Atlanta Federal Reserve Bank President Raphael Bostic, who until recently was promoting more rate hikes, said on Tuesday that current monetary policy is sufficiently restrictive and inflation will come down to 2% without triggering a recession.

Based on data from the CME FedWatch Tool, traders place the odds at 84% and 71% that the Fed will keep interest rates unchanged at the November and December meetings, respectively. This fact is boosting prospects for dip buyers, who believe that the onset of rate cuts next year will engender a steep rise in stock prices based on improved profits and valuations. JPMorgan’s Stephen Parker is already calling for new highs in the equity market by mid-2024.

Inflation stays on traders’ radar

One hour before the market opened on Wednesday, the US Bureau of Labor Statistics released its monthly Producer Price Index, this time for September. In a worrying sign for stick inflation, the Core PPI rose 0.3% MoM and 2.7% on an annualized basis. Economists had a prior expectation of 0.2% monthly growth and 2.3% annual growth. 

The bad reading may provoke at least some market participants to predict this as the beginning of a revival of inflation that will cause the US central bank to resort to higher interest rates – a move that could trigger another downturn in the stock market.

Now investors will look to Thursday’s CPI data to see if the higher inflation seen in the Core PPI translates to the broader consumer market. Consensus expects core CPI to drop from 4.3% annual growth in August to 4.1% in September, as well as September monthly core CPI to rise 0.3% in line with August.

JPMorgan launches earnings season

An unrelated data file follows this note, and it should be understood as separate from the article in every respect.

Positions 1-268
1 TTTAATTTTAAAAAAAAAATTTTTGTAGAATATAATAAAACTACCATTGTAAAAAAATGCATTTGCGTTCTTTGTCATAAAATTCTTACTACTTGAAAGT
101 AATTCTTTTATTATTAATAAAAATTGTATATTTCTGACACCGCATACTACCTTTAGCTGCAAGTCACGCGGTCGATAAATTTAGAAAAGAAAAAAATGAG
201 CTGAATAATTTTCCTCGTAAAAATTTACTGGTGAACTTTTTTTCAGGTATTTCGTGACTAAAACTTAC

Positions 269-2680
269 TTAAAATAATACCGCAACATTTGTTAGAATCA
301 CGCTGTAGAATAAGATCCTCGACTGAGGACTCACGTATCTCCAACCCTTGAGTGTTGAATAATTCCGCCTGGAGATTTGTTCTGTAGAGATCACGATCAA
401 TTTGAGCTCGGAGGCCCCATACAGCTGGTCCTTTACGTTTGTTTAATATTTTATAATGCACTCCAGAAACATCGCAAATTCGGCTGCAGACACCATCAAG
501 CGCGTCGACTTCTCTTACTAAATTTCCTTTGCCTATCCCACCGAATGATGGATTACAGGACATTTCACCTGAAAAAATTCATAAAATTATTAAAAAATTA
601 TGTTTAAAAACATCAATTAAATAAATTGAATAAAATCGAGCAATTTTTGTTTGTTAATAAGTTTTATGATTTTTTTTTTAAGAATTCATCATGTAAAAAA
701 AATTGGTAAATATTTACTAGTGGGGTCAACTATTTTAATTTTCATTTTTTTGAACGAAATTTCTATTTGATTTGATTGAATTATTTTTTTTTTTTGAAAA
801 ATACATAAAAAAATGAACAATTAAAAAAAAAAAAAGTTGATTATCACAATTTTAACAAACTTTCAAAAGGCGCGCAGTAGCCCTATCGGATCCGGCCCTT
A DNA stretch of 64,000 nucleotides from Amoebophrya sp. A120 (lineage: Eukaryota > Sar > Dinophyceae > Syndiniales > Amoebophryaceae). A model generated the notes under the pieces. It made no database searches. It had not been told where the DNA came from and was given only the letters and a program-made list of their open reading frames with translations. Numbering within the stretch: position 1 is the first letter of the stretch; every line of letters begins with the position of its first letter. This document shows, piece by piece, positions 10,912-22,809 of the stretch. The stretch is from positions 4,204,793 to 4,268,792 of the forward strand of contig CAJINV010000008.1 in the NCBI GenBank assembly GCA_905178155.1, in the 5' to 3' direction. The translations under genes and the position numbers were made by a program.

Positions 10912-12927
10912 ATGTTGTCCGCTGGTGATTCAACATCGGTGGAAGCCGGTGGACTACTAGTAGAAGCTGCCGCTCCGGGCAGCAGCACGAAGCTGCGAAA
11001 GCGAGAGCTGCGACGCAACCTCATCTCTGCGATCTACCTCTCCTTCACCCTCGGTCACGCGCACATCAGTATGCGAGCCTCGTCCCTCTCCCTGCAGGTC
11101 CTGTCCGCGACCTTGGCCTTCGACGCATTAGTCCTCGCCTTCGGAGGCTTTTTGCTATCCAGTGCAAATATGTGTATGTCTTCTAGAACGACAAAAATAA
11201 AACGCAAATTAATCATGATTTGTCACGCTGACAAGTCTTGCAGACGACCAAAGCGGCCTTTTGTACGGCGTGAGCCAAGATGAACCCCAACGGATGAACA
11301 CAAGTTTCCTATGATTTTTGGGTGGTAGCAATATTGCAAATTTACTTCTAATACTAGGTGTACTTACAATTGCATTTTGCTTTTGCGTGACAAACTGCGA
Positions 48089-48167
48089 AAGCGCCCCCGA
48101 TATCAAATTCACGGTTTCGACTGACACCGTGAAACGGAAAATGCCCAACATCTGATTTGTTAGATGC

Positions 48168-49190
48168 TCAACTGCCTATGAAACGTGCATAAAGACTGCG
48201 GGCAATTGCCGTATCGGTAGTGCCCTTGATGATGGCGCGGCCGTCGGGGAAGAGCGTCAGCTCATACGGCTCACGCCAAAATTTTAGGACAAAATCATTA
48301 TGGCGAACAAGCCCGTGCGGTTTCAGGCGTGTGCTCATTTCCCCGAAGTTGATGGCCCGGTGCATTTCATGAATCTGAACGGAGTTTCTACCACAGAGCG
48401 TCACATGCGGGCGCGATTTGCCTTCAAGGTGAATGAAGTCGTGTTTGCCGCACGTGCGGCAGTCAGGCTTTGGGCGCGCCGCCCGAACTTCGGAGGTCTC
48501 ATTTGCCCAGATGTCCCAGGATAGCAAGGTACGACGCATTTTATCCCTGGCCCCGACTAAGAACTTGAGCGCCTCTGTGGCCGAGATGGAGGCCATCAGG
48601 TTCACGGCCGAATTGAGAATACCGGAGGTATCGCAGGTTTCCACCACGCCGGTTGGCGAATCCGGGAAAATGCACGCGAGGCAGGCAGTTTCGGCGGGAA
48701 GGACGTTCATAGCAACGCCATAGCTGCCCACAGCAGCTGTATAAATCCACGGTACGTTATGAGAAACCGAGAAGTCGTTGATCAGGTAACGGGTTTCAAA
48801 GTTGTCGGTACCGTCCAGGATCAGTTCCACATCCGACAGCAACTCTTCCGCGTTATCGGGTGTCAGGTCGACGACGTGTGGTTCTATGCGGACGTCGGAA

October brings the return of earnings to the fore, and Dow-member JPMorgan is the most prominent on the list this Friday. Alongside Wells Fargo and Citigroup, the largest bank in the US by assets will report Q3 results before the market opens.

Every Wall Street analyst who has revised his or her earnings outlook for Q3 on JPMorgan has raised it. Consensus is now at $3.87 in earnings per share (EPS) on $39.3 billion in revenue. Both the top and bottom lines are expected to grow more than 20% from a year ago.

Excitement for the big banks is more prevalent now that Pepsico (PEP) released solid results on Tuesday despite predictions that new weight-loss drugs might weigh on the junk food maven.

As one of the largest stocks in the US market, with a market cap above $420 billion, a major beat on the results by JPMorgan could spur a broad market rally that will help the Dow Jones. That was pretty much the case with the Q2 results as well. JPMorgan is such an extensive banking giant that it is sometimes treated as a proxy for how earnings season is trending.

Before that, on Thursday the down-and-out Dow component known as Walgreens Boots Alliance (WBA) will also release its results from the third quarter. The convenience chain and pharmacy is expected to report another drop in earnings to $0.69 per share on an adjusted basis. This should come on top of $34.8 billion in revenue. This earnings call will be particularly interesting since Walgreens just signed on a new CEO, former Cigna executive Tim Wentworth, at a time when the stock has fallen 40% year to date.

 

Dow Jones FAQs

What is the Dow Jones?

The Dow Jones Industrial Average, one of the oldest stock market indices in the world, is compiled of the 30 most traded stocks in the US. The index is price-weighted rather than weighted by capitalization. It is calculated by summing the prices of the constituent stocks and dividing them by a factor, currently 0.152. The index was founded by Charles Dow, who also founded the Wall Street Journal. In later years it has been criticized for not being broadly representative enough because it only tracks 30 conglomerates, unlike broader indices such as the S&P 500.